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James Franklin: College Football Needs ‘Discussions’ About Targeting, Safety

We’re only one week into the college football season, but the targeting rule is already a hot topic.

In just the first half of Monday night’s Louisville-Ole Miss game, four players were penalized and ejected for targeting. Folks all over social media, including College GameDay’s David Pollack, were quick to call for rule changes.

Penn State didn’t escape the weekend without a targeting fiasco, either, as linebacker Ellis Brooks was disqualified in the third quarter of Saturday’s game against Wisconsin. He’ll miss the first half against Ball State as well. Head coach James Franklin addressed the call and other player safety issues during his weekly press conference Tuesday afternoon.

“I get it. If I was wearing the officials’ hat and not being biased, as the Penn State head coach, I probably would not have called it,” Franklin said. “But I get it…protecting the student-athletes and the game.

“There is going to need to be, probably at the end of the season, a discussion where we get coaches and officials and the [American Football Coaches Association] involved and really just sit down and talk it all through, with the doctors as well, and make some decisions,” he added.

According to the 2019 NCAA rules, targeting is called when “a player takes aim at an opponent for purposes of attacking with forcible contact that goes beyond making a legal tackle or a legal block or playing the ball.” This can either be by making “forcible contact with the crown of the helmet” or “making forcible contact to the head or neck of a defenseless player.”

You can watch Brooks’ play below and make your own judgment.

The targeting rule draws a fine line between protecting players, especially from head injuries, and letting guys just play defense. NCAA rules for both targeting and tackling at practice have made it difficult to teach tackling.

Franklin said Penn State needs to do a better job at focusing on wrap-tackling, which would lower the risk of targeting being called. When “big-hit” plays like Brooks’ happen, it’s hard for the officials to tell if it’s targeting or just a hard, clean hit. Franklin believes he was just “throwing a shoulder,” which naturally causes the head to turn.

“It sucked. I know they’re just trying to keep us all safe out here, but at the same time, we’ve got to play defense,” Brooks said after Saturday’s game. “After I hit him, it was 4th & 3. I just let him take me back, it was going to be a first down.”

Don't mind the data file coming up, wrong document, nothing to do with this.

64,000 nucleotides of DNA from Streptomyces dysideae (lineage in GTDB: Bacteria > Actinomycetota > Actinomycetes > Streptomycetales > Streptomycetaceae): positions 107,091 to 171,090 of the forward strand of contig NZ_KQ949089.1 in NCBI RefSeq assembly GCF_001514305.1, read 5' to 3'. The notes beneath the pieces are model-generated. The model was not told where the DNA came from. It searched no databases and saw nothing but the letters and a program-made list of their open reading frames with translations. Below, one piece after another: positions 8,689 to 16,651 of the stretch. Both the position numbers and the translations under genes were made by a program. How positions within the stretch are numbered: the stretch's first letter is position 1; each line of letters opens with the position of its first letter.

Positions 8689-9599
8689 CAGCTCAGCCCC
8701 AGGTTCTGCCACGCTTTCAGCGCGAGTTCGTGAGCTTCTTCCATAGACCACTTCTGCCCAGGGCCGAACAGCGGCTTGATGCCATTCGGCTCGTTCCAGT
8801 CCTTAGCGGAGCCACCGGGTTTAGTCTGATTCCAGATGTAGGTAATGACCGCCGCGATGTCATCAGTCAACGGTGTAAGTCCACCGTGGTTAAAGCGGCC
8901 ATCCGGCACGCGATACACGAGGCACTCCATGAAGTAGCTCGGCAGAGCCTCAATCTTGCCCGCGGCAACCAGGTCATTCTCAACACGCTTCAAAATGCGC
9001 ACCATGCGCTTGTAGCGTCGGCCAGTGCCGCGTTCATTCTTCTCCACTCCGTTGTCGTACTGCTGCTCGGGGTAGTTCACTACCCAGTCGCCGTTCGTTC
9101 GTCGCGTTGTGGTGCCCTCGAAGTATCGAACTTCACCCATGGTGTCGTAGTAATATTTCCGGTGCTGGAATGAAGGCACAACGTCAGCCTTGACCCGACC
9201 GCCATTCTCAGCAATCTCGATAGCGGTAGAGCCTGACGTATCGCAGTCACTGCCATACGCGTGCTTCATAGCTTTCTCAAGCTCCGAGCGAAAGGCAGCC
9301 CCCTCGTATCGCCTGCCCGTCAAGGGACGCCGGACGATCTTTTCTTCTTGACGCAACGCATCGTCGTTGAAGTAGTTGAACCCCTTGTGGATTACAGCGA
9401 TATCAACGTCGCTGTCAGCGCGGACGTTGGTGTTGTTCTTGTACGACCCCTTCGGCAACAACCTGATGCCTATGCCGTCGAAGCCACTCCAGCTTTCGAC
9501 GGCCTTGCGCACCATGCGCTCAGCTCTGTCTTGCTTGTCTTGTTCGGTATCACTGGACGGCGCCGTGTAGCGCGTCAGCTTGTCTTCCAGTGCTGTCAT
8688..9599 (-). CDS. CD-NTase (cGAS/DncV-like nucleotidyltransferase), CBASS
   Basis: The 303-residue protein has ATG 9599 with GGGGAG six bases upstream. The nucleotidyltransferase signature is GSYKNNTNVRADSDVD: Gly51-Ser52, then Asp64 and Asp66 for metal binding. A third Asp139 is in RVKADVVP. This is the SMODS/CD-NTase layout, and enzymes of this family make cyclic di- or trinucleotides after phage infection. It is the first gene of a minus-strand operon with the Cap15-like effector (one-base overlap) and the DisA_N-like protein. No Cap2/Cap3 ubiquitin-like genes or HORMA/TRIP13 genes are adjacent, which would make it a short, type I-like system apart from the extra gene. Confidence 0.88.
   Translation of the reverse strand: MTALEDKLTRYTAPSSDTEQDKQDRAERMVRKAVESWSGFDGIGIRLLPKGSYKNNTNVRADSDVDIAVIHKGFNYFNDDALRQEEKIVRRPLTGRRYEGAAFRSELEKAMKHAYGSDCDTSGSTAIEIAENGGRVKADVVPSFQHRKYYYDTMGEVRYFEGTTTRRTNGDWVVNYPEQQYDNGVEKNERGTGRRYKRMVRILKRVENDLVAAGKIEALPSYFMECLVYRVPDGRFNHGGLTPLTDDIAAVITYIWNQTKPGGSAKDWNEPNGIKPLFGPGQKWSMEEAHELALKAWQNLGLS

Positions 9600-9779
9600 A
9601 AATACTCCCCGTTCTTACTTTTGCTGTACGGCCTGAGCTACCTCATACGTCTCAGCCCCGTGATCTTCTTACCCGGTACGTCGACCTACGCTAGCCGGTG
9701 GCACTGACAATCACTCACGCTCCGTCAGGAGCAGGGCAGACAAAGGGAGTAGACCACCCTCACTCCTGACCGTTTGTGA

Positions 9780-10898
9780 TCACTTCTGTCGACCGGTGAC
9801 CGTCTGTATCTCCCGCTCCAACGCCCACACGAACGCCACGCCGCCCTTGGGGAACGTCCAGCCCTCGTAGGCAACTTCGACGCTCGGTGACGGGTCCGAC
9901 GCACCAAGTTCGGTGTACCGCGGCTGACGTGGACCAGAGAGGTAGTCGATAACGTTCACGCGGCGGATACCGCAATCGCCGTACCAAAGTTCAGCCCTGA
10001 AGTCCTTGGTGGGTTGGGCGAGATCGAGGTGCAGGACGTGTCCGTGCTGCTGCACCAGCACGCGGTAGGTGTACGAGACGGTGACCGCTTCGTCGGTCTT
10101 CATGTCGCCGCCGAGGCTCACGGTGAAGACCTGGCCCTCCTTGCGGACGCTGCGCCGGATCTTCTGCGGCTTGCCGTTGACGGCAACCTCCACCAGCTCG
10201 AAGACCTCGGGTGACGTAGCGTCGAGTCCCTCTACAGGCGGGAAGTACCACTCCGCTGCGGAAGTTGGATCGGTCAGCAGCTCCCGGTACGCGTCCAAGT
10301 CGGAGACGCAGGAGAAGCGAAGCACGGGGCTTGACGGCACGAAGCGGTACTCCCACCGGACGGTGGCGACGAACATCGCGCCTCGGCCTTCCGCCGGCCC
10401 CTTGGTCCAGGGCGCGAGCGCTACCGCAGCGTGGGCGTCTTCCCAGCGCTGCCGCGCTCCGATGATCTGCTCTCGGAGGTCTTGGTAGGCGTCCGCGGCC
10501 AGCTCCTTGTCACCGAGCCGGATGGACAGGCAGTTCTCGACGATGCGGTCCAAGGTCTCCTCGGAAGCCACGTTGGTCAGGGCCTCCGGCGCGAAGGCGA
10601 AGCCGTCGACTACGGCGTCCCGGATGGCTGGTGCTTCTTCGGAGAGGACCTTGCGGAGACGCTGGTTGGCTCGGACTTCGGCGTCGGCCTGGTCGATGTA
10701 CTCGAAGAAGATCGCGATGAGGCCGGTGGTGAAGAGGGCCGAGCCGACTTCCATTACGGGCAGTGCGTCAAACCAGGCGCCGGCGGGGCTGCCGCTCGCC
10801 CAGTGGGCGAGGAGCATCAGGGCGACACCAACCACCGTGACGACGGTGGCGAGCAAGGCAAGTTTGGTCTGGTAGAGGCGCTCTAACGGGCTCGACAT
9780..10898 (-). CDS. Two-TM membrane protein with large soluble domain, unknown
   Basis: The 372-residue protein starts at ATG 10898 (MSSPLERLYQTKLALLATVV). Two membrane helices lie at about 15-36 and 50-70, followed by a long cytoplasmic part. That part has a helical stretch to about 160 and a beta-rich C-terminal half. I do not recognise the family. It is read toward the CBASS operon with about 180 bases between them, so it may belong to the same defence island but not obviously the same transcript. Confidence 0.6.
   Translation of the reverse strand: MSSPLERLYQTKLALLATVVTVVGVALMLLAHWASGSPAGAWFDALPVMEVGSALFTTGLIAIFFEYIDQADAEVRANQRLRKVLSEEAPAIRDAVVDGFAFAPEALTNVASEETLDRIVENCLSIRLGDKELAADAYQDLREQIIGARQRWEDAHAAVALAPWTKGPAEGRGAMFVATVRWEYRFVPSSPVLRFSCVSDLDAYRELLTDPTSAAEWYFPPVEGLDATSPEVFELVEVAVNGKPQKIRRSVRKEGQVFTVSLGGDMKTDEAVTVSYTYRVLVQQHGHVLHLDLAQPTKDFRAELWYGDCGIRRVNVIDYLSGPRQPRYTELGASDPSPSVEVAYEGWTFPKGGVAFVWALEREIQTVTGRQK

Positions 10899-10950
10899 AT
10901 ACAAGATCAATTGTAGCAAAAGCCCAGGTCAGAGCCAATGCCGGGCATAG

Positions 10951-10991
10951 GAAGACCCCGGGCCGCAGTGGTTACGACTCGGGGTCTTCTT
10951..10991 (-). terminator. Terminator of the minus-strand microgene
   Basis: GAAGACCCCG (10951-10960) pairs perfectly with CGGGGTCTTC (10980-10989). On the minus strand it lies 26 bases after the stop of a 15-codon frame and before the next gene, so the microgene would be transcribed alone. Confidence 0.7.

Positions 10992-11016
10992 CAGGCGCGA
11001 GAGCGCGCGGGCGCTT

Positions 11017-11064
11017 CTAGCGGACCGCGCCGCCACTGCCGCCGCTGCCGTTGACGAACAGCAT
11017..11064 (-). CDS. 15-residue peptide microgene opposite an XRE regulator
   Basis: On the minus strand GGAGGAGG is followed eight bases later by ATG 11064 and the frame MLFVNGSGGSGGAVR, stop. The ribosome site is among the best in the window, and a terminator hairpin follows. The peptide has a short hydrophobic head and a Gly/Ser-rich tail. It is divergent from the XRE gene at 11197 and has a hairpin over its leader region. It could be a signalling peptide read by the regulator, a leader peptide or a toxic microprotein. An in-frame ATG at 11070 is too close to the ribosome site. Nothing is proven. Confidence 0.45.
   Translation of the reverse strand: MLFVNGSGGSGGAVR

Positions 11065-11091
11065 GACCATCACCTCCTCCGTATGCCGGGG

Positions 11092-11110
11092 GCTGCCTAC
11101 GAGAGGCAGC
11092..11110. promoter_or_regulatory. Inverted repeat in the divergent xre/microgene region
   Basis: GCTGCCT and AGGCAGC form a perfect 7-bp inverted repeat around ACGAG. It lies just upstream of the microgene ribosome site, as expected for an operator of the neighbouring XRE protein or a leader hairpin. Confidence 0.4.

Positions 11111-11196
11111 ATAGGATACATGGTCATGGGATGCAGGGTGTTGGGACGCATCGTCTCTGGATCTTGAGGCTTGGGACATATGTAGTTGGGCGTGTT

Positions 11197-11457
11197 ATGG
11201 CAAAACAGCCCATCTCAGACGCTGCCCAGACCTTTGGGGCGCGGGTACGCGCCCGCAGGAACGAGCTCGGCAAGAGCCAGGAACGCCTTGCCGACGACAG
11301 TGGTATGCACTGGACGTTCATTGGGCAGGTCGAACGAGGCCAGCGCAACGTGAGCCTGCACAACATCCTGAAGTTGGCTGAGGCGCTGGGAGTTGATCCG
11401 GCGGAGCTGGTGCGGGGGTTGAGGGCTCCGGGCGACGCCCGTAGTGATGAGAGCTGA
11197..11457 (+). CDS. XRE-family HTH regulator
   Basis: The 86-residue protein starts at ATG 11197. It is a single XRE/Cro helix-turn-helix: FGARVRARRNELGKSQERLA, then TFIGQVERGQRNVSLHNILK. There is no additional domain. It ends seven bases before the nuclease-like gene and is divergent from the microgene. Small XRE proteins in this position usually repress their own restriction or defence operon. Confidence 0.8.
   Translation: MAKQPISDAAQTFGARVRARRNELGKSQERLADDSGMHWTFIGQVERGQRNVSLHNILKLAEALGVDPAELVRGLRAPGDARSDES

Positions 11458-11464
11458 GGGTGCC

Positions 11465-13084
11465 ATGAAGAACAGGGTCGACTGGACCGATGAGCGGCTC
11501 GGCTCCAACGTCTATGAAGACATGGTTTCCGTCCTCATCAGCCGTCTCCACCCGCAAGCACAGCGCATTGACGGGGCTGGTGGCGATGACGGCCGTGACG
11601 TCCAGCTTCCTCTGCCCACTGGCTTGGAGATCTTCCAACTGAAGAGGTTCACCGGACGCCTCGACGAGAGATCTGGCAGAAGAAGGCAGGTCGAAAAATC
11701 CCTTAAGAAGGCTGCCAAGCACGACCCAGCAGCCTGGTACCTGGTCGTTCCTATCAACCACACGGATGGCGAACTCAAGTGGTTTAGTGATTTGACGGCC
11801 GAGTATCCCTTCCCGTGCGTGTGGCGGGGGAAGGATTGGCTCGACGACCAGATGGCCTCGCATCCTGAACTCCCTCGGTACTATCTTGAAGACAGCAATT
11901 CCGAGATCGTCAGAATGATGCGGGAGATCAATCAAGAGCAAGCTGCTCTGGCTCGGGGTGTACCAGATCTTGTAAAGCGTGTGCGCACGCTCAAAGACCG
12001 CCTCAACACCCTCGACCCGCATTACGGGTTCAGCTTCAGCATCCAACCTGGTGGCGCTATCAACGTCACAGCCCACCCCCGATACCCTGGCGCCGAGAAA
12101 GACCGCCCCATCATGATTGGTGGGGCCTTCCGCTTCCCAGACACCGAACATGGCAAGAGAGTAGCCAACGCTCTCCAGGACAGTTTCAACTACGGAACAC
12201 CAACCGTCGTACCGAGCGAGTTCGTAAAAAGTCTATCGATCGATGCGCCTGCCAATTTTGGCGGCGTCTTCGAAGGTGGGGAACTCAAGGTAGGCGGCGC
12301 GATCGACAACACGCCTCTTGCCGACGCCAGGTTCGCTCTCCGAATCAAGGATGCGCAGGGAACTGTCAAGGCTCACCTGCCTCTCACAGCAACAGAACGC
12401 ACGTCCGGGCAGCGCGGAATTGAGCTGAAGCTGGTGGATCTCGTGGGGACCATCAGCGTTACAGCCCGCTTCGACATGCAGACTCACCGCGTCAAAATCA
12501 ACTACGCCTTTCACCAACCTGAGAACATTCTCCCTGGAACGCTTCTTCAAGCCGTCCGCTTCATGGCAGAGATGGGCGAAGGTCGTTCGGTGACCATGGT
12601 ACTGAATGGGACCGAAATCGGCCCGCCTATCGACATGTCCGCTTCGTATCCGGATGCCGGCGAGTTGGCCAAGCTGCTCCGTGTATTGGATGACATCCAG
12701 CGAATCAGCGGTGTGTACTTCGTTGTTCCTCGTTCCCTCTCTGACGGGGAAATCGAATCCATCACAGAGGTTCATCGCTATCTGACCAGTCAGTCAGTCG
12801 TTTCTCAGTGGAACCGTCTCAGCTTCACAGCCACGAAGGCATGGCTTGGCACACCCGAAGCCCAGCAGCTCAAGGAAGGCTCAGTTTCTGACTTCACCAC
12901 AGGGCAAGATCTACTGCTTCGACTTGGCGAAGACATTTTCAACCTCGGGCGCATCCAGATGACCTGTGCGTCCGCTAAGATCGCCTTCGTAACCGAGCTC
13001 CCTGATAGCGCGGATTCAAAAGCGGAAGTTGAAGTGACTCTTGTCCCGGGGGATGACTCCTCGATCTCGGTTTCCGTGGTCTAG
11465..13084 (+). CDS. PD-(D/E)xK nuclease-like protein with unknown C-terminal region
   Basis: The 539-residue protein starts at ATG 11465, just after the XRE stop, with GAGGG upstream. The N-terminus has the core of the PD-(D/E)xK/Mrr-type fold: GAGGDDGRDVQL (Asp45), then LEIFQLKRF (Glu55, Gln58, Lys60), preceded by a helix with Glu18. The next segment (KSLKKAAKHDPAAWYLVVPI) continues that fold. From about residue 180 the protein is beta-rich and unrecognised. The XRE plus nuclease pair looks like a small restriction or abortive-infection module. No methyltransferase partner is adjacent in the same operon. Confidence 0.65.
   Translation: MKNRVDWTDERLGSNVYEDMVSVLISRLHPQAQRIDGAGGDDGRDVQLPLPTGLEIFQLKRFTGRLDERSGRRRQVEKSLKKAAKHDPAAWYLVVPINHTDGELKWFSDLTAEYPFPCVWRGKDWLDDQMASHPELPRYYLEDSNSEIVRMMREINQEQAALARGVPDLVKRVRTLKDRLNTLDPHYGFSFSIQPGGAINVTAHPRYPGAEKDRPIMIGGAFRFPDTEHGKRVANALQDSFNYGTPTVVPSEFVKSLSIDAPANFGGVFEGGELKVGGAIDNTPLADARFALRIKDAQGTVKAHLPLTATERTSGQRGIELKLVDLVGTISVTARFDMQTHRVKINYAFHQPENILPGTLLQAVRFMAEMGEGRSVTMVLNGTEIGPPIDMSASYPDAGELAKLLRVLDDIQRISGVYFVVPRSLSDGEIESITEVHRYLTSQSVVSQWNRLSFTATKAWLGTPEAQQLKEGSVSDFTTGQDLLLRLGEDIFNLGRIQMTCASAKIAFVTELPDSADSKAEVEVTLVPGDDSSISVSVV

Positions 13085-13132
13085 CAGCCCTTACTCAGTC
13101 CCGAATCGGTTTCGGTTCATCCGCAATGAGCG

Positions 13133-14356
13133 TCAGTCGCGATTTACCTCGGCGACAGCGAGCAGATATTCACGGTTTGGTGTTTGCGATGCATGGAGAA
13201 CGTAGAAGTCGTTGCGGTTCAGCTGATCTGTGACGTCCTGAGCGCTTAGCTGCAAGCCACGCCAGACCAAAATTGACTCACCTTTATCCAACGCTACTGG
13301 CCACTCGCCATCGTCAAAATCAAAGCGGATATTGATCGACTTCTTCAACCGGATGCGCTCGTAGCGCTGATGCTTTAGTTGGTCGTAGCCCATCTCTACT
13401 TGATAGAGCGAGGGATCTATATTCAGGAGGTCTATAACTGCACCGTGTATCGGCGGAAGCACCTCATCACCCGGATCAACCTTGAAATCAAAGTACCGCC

Targeting wasn’t the only player safety issue that came up following the Wisconsin game. Special teamer AJ Lytton was called for two kick catch interference penalties, one of which was picked up. The Badgers’ punt returner didn’t call a fair catch on both punts, which prompted Lytton to deliver big hits as soon as the ball hit his hands.

With both Lytton and Brooks’ penalties, it’s often a bang-bang play. In real-time, it’s hard to see who did what first or what body part is making contact first. For targeting, it’s even harder to judge since the head, which you legally cannot initiate contact with, is obviously attached to the top of the shoulders, which you can legally initiate contact with.

Plays like this typically result in the defender being called for a penalty, when oftentimes the offensive player is actually putting himself in the position to get hurt. Franklin said he discussed some of these offensive-minded rules with the team last week.

“I would make the argument that if you want the protection, then you should call for the fair
catch,” Franklin said. “Obviously, there is a fine line to that because you don’t want to put the player at risk, but they have a responsibility to protect themselves as well with the fair catch.”

While Lytton did cost the team 15 yards on his penalty, Penn State’s staff took no issue with his play. The cornerback executed the tackle the way the Nittany Lions practice it, which is to fire away as soon as the returner’s hands go up.

Defenders are put in tough positions like this throughout most games. Deciding how to tackle an opposing player is a split-second decision. One slight misjudgment and you cost your team 15 yards and get sent to the locker room.

After so many targeting calls in week one, this will surely be an ongoing discussion as the season progresses. The point Franklin brings up about how penalties are called on the offensive side of the ball vs. the defensive side of the ball is interesting, as there is undoubtedly incongruity. It seems like we’re reaching a boiling point with the targeting rule, which is now eight years old.

“You see offensive guys lowering their helmets, and I have yet to see that call. So, it’s interesting. I’m not criticizing. I’m not arguing,” Franklin said. “It’s a challenging thing right now for our game, and I think there is going to have to be continued discussions about it. I hope that’s fair.”

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About the Author

Ryan Parsons

Ryan is a senior business and journalism major from "Philadelphia" and is Onward State's social media manager. He writes about a lot of things, including football and hoops. If you want to gain absolutely nothing, you can follow him on Twitter @rjparsons9. Say hi via email at [email protected]

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